The "toxic" foods mentioned in the news

There was a short section on Sunrise this morning about "toxic" foods we should never eat.
I was having breakfast so I only overheard the information streaming out but thought it'll be worthwhile to clarify a few things.

(image courtesy: therichest.com)

Food Additives
Certain additives, both 'natural' and 'synthetic', has shown to affect food-chemical-sensitive individuals, promoting or exacerbating existing symptoms such as migraine, stomach ache/pain/discomfort, bloating, change in bowel pattern, eczema, psoriasis, and sinus issues, only to name a few.
The Royal Prince Alfred Hospital Allergy Unit has been doing extensive research into this area, and for those who suspect food chemical intolerance, seeing an immunologist and a dietitian is a good option. You can safely investigate any food chemical intolerances so that in a few months' time you can manage your food choices to avoid getting the unpleasant symptoms.

Soy Foods
The safety of soy foods seem to pop up every few years to stir up a discussion.
In some studies, yes, excessive consumption of soy foods have shown to neutralise its health benefits. But that, we're talking about 7-18 servings of soy a day for a year. That's like eating 7-18 blocks of tofu or 7-18 glasses of soy milk every day for a year.
2-3 servings of soy foods like edamame, tempeh, and tofu, have been shown to be beneficial and even protective against various cancers including breast cancer in women. Some robust recent research even suggests that soy foods are beneficial for women with polymorphisms in genes associated with breast cancer.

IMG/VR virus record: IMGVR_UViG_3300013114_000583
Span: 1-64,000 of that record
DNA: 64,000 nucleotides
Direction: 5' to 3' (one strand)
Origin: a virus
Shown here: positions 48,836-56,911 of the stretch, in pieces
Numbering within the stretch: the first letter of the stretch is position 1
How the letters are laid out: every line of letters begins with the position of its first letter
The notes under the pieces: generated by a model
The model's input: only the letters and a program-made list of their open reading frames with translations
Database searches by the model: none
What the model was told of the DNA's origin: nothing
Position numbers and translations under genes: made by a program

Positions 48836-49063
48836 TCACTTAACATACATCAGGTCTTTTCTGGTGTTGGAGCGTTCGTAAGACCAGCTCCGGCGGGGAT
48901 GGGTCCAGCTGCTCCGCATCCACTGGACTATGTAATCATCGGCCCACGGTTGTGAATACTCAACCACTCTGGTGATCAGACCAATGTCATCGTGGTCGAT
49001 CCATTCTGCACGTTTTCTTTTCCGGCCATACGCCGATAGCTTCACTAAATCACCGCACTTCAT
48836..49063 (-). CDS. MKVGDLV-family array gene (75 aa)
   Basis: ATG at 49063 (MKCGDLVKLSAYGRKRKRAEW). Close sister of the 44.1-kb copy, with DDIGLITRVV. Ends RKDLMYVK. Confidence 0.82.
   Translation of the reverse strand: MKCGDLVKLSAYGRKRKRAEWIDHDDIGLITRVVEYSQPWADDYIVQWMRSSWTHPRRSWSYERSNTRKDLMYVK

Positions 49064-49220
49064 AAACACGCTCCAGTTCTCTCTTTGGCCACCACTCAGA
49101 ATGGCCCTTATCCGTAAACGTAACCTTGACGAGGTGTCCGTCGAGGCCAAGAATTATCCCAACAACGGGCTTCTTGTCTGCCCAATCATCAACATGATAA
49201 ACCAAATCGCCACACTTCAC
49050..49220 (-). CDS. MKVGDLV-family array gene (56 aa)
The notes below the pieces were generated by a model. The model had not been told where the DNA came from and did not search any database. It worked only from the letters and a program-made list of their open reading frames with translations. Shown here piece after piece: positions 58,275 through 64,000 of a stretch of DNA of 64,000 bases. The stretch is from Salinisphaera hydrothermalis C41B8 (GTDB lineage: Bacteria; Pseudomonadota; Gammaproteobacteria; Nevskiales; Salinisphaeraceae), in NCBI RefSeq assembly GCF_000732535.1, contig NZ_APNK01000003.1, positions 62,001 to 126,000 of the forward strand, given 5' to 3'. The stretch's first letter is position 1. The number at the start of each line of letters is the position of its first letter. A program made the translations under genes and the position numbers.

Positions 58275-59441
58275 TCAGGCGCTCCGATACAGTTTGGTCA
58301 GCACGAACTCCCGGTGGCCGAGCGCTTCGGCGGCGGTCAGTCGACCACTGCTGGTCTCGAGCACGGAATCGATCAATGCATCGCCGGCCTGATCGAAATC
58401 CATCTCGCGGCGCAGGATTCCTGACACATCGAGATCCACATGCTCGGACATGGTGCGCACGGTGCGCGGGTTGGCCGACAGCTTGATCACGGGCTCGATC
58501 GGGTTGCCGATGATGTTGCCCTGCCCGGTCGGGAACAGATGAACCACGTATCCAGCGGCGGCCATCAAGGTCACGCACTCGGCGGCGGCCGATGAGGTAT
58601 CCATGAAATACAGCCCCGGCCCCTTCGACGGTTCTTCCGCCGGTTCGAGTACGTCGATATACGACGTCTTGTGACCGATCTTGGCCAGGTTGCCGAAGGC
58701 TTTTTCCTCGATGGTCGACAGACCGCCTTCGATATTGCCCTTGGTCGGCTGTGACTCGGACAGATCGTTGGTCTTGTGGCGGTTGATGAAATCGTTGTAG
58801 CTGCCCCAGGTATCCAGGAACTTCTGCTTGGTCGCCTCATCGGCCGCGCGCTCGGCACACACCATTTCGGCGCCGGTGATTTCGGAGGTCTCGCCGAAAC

There has, however, been a research suggesting fermented soy foods are linked to increased risk of stomach cancer. To note, fermented soy foods like miso, depending on the type and brand, which can be very high in salt. Salt has been shown to increase the risk of stomach cancer. So switching to a lower salt option like white miso instead of red miso may be of a help.

The Take-Home Message

Eat a balanced diet including whole grains, seasonal vegetables & fruits, legumes, nuts and seeds, fish, and meat/poultry/eggs.

The more home-cooked meals you can have the better than relying on processed foods.

I don't like talking nutritional science much, because food and eating is much more complex than that. It's so easy to go into a hall of overwhelming and conflicting information when you focus on particular nutrients for health. Health is much more simple than that.

Eat foods, not nutrients.


For self-study and more info on these topics:
Dietitians Association of Australia (daa.asn.org)
Royal Prince Alfred Hospital Allergy Unit (slhd.nsw.gov.au/rpa/allergy)

Effect of dietary soy intake on breast cancer risk according to menopause and hormone receptor status. Cho YA et al. Eur J Clin Nutr 2010 Sep;64(9):924-32
Soy isoflavones consumption and risk of breast cancer incidence or recurrence: a meta-analysis of prospective studies. Dong JY, Qin LQ. Breast Cancer Res Treat 2011 Jan;125(2):315-23.
Soy products in the management of breast cancer. Magee PJ, Rowland I. Curr Opin Nutr Metab Care. 2012 Nov;15(6):586-91
Relationship of Dietary Protein and Soy Isoflavones to Serum IGF-1 and IGF Binding Proteins int he Prostate Cancer Lifestyle Trial. Dewell A, et al. Nutrition and Cancer 2007;58(1)35-42.
Associations between food and beverage groups and major diet-related chronic diseases: an exhaustive review of pooled/meta-analyses and systematic reviews. Fardet Q, Boirie Y. Nutrition Reviews. 2014 Vol 72(12):741-762
Review of salt consumption and stomach cancer risk: Epidemiological and biological evidence. Wang XQ et al. World J Gastroenterol. 2009 May 14;15(18):2204-2213

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